Match of the weekend: West Ham United v Manchester United
Despite United's exemplary recent record in the league - they have scored 10 without reply over the course of their last three league meetings - they were hammered 4-0 when they visited Upton Park back in November.
That was a Carling Cup fixture, and United fielded a particularly weakened side, but they will travel to East London on Saturday with lots of injuries in defence and with one eye on their European meeting with Chelsea on Wednesday.
West Ham have really got their act together in the last few weeks, losing just one of their last seven. Since Thomas Hitzelsperger finally got fit and Demba Ba arrived on loan, they look a very different proposition going forward. They can go into this game believing it is one they can win.
I'm not sure how much importance should be placed on Scott Parker and Wayne Rooney being rested from the second part of their international duties, but it certainly can't do them any harm.
I still expect United to come through this one, but the Hammers should certainly make it a great game to watch.
Upset of the Weekend: Wigan Athletic v Tottenham Hotspur
The match at the DW is poised similarly to the one at Upton Park. Spurs travel halfway up the country to face a struggling team which has already beaten them this season and with plenty of important players not making the journey.
The difference here is that Spurs, by a quirk of the fixture list, kick-off slightly later than United and play their Champions League fixture a day before them. That piece of scheduling is even harsher when you consider that Harry Redknapp has to take his side to Spain, while United's match is only in London.
Redknapp will be a lot more reticent to risk his best players in this game, particularly with star man Gareth Bale already a doubt for the meeting with Real Madrid.
Equally, he will be more than a little troubled by the fact that they have only taken two points from the last nine available to them, all against sides battling relegation.
Wigan have shown on occasions that they are capable of playing the attractive, passing game that Roberto Martinez strives for, but they have simply not clicked often enough, and that is why they find themselves bottom of the table.
However, time and again this season we have seen sides in the lower reaches of the table come up trumps against the big teams, and with Tottenham's minds occupied with one of the biggest matches in their history, the Latics may just be able to take advantage if they can find that cutting edge which is so often lacking.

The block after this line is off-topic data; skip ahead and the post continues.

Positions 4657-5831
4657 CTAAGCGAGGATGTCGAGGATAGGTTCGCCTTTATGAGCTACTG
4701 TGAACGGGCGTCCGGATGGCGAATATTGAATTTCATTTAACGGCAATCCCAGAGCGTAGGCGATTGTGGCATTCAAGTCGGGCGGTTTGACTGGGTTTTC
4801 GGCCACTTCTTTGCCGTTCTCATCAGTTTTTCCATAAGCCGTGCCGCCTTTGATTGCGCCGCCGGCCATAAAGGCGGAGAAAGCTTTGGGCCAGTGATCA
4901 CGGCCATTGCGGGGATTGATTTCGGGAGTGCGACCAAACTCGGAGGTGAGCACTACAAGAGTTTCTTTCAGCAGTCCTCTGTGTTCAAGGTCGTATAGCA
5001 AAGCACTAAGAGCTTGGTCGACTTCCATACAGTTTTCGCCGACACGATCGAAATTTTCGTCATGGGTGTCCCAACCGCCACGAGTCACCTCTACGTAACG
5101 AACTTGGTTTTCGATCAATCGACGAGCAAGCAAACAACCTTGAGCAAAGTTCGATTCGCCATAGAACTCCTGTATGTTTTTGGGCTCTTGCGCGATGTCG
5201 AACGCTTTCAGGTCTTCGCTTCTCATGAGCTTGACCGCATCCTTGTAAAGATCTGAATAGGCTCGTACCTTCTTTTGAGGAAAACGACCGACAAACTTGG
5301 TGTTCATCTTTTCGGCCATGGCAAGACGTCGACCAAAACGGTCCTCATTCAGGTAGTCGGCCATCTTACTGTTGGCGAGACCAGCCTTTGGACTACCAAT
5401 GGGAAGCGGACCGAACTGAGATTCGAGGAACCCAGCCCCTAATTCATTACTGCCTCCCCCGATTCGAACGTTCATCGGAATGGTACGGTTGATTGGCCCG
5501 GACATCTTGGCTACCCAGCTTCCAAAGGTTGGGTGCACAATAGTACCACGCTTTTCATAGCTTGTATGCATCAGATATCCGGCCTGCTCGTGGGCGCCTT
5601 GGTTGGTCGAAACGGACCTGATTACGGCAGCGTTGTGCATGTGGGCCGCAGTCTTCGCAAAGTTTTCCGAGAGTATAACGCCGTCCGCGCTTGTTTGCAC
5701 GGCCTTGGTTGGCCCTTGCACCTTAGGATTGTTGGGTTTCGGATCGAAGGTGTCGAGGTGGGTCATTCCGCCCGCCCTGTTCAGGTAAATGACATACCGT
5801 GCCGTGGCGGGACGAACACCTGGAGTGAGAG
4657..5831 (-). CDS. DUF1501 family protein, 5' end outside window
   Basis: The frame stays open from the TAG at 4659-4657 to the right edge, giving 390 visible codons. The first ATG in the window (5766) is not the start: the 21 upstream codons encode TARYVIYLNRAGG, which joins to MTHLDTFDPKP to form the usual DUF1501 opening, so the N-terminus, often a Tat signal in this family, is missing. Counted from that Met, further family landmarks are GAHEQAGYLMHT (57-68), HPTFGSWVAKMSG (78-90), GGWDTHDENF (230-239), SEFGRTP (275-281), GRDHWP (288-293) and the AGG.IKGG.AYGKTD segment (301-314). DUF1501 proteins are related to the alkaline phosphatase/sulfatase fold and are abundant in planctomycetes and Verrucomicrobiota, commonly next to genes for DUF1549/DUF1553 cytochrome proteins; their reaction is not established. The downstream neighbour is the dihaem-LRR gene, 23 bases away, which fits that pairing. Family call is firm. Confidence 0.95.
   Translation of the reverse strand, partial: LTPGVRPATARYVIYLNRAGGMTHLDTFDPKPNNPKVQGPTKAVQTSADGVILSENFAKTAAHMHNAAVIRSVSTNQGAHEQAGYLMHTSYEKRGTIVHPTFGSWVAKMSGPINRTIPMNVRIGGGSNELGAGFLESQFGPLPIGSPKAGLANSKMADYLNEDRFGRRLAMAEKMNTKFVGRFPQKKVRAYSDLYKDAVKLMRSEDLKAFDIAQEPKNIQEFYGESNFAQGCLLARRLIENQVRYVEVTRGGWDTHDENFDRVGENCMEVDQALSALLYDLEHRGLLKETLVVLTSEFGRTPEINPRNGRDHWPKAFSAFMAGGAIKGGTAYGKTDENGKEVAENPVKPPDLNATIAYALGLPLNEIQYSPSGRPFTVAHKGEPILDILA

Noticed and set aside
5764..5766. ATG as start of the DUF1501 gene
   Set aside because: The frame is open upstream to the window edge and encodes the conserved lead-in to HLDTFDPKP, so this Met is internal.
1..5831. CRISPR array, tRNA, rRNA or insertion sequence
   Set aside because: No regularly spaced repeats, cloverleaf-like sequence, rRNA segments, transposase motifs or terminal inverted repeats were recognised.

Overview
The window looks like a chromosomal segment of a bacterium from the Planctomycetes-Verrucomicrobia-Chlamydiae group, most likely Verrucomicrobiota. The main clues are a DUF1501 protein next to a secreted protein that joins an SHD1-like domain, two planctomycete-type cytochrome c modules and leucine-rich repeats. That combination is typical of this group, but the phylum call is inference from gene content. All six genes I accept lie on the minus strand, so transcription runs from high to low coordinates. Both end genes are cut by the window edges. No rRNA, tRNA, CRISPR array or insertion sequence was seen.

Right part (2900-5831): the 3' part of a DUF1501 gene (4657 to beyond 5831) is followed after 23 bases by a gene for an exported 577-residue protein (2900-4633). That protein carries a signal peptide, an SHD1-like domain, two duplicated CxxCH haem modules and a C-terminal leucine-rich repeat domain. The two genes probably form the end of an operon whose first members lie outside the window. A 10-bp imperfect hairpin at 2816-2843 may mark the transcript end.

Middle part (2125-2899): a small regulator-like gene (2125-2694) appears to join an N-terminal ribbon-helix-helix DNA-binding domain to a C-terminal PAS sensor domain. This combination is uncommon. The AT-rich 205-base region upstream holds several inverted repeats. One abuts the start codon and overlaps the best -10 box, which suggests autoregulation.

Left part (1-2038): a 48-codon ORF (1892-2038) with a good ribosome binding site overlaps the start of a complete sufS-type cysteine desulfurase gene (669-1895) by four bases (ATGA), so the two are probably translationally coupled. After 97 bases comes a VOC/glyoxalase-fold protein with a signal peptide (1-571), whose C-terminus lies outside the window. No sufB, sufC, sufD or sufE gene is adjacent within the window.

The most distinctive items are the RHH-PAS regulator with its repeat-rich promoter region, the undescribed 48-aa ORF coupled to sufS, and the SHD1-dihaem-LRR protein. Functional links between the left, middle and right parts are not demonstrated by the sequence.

Under pressure: Steve Kean (Arsenal v Blackburn Rovers)
After the initial 'bounce effect' which so often comes with a new manager, Kean is beginning to understand just what a great job Sam Allardyce was doing at Blackburn.
Without a win in their last six in the league, Rovers have plummeted down the table, and are now just a point off the bottom three despite sitting in 13th.
So it is not the ideal time to make the trip down to the emirates Stadium, particularly to face an Arsenal side who have just got Cesc Fabregas, Theo Walcott and Alex Song back fit and Robin van Persie over an injury scare.
Rovers have not won away at Arsenal in nigh on a decade, when Edu scored at both ends and Dwight Yorke hit the winner, back in 2002.
Blackburn's owners have had to come out and publicly back their man. Considering he is only in his fourth month in the job, that is not a good sign.
Player to watch: Ashley Young (Everton v Aston Villa)
Young has quite rightly been the one to have hogged most of the plaudits following two quality displays for England over the past week.
However, playing well against Wales and then in a friendly does not all of a sudden make you a top player. That is not how it works.
The media have been keen to latch on to Young because his contract is running down at Villa, so they can rehash all the old reports linking him with the top clubs.
But if he wants to prove that he deserves such a move, he needs to play like that from now until the end of the season. Villa need him on song to drag them clear of the relegation mire.
He has two choices: play for himself, as he usually seems to do, or really make the effort and fight for his team. There are fewer grounds in the Premier League where a team's unity and common purpose is tested more than at Goodison Park.
If Young can help his side get a victory at Everton, that could spark a run of results in upcoming fixtures against Newcastle, West Ham, Stoke and West Brom. If he has done his bit, then the final two games of the season against Arsenal and Liverpool will not be the do-or-die clashes they threaten to be.